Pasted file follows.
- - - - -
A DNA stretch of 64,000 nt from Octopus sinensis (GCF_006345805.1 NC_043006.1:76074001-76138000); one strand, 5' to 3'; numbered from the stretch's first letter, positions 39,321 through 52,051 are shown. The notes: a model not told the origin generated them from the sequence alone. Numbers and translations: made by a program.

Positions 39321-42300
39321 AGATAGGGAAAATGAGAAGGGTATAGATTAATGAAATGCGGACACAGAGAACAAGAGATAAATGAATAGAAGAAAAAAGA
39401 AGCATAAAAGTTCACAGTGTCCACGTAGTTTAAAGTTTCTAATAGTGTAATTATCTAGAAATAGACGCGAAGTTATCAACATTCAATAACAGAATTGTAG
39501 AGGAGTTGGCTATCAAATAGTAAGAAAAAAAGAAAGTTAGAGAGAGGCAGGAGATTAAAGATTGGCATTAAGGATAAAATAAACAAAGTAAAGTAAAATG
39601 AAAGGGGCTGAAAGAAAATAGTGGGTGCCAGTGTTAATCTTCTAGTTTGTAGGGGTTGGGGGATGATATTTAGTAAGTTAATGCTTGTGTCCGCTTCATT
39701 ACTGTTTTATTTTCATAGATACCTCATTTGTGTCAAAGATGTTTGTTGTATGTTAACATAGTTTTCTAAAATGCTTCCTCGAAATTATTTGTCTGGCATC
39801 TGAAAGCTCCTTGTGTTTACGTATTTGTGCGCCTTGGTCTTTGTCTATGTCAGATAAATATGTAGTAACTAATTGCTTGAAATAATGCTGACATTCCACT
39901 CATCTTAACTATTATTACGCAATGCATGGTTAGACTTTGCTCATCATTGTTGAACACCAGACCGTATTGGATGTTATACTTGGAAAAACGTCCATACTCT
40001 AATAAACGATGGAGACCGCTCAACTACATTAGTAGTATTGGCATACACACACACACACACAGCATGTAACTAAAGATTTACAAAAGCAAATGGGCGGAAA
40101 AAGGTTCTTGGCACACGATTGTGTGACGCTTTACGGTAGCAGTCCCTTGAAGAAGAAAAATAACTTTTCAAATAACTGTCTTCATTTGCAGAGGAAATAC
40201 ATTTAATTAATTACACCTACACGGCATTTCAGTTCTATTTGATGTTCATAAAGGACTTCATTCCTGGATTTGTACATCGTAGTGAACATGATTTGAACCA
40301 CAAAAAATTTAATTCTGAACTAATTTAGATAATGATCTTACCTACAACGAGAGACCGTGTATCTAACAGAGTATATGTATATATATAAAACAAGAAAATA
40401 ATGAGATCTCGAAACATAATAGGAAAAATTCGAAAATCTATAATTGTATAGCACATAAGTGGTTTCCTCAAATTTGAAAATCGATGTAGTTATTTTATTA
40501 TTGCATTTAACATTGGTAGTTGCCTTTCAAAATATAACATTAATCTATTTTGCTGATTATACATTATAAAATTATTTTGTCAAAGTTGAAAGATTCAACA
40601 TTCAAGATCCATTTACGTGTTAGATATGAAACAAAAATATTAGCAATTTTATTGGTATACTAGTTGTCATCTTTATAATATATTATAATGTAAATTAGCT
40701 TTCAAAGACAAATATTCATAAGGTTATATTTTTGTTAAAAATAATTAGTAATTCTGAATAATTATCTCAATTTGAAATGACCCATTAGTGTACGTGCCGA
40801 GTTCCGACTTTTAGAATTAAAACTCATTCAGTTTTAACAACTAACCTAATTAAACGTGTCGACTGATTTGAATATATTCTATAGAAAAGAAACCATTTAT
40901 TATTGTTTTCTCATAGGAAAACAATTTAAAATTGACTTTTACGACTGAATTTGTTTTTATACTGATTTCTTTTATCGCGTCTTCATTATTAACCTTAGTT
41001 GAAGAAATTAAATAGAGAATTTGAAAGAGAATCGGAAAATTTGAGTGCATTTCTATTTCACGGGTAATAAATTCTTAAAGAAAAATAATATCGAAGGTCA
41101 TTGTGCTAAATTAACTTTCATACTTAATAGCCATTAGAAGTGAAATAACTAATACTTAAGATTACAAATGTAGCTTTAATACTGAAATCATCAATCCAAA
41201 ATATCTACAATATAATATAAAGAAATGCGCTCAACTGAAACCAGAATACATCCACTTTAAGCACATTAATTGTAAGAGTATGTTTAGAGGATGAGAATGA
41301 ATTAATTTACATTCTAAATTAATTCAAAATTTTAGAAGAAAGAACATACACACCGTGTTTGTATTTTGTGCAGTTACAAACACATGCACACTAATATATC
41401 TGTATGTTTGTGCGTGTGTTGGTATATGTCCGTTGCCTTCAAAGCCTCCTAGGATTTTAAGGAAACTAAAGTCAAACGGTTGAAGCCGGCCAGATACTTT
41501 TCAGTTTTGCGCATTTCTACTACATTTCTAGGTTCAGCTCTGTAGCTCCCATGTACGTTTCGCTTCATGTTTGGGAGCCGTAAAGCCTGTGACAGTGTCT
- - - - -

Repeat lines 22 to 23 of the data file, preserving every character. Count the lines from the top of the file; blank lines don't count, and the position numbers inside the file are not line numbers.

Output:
41201 ATATCTACAATATAATATAAAGAAATGCGCTCAACTGAAACCAGAATACATCCACTTTAAGCACATTAATTGTAAGAGTATGTTTAGAGGATGAGAATGA
41301 ATTAATTTACATTCTAAATTAATTCAAAATTTTAGAAGAAAGAACATACACACCGTGTTTGTATTTTGTGCAGTTACAAACACATGCACACTAATATATC